For a while now I've been trying to find motivation and a good intuition behind the line integral for a vector field. This is the first time I'm learning this topic and I'm not interested in too much formal rigor but rather a strong geometric/mathematical intuition behind the concept.
- I've heard of the intuition for a line integral over a scalar field as being the "area of the fence between the curve and the surface/function." and I'm happy with this interpretation. Is there a similar idea for vector fields?
- I've seen the wikipedia GIF's for both scalar fields and vector fields.
- I've seen almost all the other related pages on MSE with a similar question but without finding a satisfying answer.
- I'm trying to find an explanation which doesn't rely on work from physics
While this vector field GIF was quite useful, I was still unable to understand the motivation behind the integral. I might not have understood the GIF completely, but from what I could tell it looked like the connection between the integral and an area being calculated. But wouldn't this be true of any integral? What connection does this integral and area have with the original setting of a field an a curve?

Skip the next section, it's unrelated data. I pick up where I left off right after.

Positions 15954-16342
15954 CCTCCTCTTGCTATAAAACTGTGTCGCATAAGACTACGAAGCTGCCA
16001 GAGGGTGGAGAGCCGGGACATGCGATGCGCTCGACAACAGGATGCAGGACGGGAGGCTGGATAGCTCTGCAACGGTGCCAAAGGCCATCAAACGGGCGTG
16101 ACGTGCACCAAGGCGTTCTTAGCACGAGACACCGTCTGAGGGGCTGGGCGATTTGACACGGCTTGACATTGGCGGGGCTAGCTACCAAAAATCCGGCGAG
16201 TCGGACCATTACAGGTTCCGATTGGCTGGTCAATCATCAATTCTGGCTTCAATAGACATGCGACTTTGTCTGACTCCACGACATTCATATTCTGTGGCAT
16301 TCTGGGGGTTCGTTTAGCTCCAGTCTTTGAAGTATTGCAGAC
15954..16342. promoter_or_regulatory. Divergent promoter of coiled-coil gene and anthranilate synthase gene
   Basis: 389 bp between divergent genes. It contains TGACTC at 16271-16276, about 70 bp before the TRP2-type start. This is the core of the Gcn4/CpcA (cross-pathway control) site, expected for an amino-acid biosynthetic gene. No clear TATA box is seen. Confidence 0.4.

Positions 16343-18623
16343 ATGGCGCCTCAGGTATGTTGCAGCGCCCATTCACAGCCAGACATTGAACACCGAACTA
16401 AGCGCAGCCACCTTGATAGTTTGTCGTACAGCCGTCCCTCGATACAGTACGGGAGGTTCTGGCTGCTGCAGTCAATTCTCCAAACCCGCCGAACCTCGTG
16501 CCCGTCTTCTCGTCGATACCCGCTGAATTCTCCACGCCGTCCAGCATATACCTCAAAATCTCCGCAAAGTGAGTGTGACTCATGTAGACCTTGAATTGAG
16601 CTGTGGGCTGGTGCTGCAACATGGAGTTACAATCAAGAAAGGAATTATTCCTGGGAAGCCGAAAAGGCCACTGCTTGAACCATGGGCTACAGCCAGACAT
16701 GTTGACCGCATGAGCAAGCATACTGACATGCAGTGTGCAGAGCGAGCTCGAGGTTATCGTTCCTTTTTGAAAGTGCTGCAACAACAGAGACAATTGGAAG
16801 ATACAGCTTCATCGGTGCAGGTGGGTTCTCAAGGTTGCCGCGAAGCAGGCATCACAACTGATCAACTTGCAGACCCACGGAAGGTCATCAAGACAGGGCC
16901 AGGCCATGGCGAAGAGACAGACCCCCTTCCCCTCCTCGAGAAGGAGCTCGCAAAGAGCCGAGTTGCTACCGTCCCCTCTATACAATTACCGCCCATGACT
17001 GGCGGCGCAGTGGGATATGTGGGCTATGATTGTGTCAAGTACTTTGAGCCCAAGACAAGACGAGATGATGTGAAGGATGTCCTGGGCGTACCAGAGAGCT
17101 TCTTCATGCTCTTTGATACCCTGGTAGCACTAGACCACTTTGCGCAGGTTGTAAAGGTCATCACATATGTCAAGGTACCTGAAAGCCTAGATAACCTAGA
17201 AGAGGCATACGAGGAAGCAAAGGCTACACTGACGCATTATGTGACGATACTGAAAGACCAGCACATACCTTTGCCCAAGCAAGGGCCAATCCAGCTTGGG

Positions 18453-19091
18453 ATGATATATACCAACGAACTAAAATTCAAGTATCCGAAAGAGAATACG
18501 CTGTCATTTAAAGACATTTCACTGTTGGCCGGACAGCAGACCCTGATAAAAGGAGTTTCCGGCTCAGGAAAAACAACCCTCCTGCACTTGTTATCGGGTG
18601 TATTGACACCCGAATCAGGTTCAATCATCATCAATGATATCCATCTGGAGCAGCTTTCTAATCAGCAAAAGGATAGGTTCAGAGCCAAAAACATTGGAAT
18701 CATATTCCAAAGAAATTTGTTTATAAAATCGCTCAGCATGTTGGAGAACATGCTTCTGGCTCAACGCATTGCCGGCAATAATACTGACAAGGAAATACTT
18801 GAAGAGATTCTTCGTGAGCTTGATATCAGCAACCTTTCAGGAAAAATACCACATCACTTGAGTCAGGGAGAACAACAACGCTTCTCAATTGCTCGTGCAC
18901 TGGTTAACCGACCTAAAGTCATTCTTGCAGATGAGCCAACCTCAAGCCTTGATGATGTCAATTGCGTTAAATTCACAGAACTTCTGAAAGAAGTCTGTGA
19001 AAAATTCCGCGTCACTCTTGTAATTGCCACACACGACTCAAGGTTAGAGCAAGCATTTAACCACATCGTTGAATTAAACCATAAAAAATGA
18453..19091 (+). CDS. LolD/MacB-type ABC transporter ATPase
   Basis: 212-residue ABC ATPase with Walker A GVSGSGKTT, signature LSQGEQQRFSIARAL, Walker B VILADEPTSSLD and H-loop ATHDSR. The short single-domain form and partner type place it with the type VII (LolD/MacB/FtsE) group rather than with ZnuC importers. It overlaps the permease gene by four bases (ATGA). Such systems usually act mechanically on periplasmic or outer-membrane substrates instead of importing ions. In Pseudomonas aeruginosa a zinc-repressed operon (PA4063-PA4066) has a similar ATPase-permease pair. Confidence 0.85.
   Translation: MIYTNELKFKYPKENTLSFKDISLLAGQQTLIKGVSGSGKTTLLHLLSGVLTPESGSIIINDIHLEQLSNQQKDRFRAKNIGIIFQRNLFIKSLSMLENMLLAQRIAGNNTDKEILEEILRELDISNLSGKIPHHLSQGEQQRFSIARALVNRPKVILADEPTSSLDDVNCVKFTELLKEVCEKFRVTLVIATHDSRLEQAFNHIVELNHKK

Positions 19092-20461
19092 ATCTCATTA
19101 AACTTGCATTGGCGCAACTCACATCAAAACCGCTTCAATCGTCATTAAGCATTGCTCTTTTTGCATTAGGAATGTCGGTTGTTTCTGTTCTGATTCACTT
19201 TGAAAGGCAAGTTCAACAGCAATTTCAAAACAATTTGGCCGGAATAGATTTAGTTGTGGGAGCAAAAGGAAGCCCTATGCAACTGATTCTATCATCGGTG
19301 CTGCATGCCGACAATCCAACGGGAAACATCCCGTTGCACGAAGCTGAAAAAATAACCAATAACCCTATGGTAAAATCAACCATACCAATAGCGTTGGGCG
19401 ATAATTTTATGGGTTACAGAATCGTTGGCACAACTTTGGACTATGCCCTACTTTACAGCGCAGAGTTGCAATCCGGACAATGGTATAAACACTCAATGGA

But what is the geometric significance of this? Why are we specifically taking the dot product of these two objects ($\mathbf F(\mathbf r)$ and $d\mathbf r$)? What is the motivation behind finding this integral? What is the significance/meaning of the output to this integral?
- I understand that in a physical setting one might be trying to find the work done by the force field. However just in a mathematical context what would be the use of finding this information provided by the integral?